How We Got Over 50,000 Signatures on our First Petition Ever
It’s no surprise that bike thieves have learned that one of the most effective ways to turn stolen property into cash is through online marketplaces.
The stories of cyclists finding their stolen bikes on Craigslist and eBay can be found in news sites and blogs all over the Internet. Wanting to make a difference, our whole team set out to rally fellow cyclists to urge that Craigslist and eBay require serial numbers for bike listings knowing that this one small change could make a healthy difference.
There had been similar petitions in the past, all notable efforts raising the issue, but none that gathered enough support to make the change we all wanted to see. After some research, and some back of the envelope math, we gave ourselves a goal of finding 20,000 like-minded cyclists to join us. 20,000 seemed like a big number, a number that we hoped would garner the attention of Craigslist and eBay.
We launched the petition at the Sea Otter Classic at the same time we launched the beta version of our iOS registration app, the 529 Garage, in April. After cleaning the clipboard inventory out from several local office supply stores, we armed ourselves with a ream of petitions and the support of the great people at Sea Otter, SRAM and Specialized and set out to see if people shared our frustration…we were overwhelmed at the outpouring of support. Over the course of four days at Sea Otter (combined with late nights of handwriting deciphering and trips to Kinkos), we gathered signatures and heard tales of woe from over 2,000 frustrated cyclists, many of whom had a story to share about bike theft and their frustration with Craigslist and eBay. Not only did we get many of the participants to sign up, we also got the attention of some great industry partners who agreed with us and pledged to lend a hand.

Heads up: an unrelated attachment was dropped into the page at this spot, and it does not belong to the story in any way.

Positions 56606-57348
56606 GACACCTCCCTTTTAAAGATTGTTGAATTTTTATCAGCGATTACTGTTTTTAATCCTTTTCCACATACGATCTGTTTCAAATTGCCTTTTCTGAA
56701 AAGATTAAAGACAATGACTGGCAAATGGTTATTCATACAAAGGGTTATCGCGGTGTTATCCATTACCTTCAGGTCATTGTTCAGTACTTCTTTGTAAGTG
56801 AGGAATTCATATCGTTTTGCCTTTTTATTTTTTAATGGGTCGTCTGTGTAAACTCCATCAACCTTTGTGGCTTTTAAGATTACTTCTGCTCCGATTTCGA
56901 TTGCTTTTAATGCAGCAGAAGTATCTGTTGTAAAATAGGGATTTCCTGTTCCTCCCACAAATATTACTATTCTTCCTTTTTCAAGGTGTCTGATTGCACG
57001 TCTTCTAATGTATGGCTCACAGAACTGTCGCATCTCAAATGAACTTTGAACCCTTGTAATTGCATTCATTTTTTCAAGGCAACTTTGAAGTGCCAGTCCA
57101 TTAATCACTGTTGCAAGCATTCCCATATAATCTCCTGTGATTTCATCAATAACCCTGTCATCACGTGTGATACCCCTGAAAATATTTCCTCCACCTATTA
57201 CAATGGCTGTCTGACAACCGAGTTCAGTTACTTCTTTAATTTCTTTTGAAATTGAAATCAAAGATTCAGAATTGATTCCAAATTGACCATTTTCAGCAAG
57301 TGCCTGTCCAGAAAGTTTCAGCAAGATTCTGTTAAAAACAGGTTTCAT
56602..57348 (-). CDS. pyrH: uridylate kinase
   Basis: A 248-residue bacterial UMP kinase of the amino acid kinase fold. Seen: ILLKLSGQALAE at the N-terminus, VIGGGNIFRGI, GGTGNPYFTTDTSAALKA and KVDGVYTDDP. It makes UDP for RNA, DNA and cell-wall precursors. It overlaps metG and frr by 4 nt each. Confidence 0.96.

Shortly after Sea Otter, PeopleforBikes joined us and sent out a letter supporting the petition to a group of their more active members. SRAM followed suit, promoting us through their various social media channels and letting us take over their homepage for nearly a week with this banner during the Tour de France.
Back home in the Pacific Northwest, we were greeted with enthusiasm from the incredible local cycling community. We started working with several bike shops in Portland and Seattle and sent our Bike Theft Viking armed with petition clipboards to many local shops including West End Bikes, the Lumberyard, CyclePath, Bike n Hike, Revolver, Sunset Cycles, VeloCult, Gregg’s Cycles, Second Ascent, Hi-5 and many others who wanted to help. The shops asked their customers to join the effort with each bringing back hundreds of signatures from local cyclists.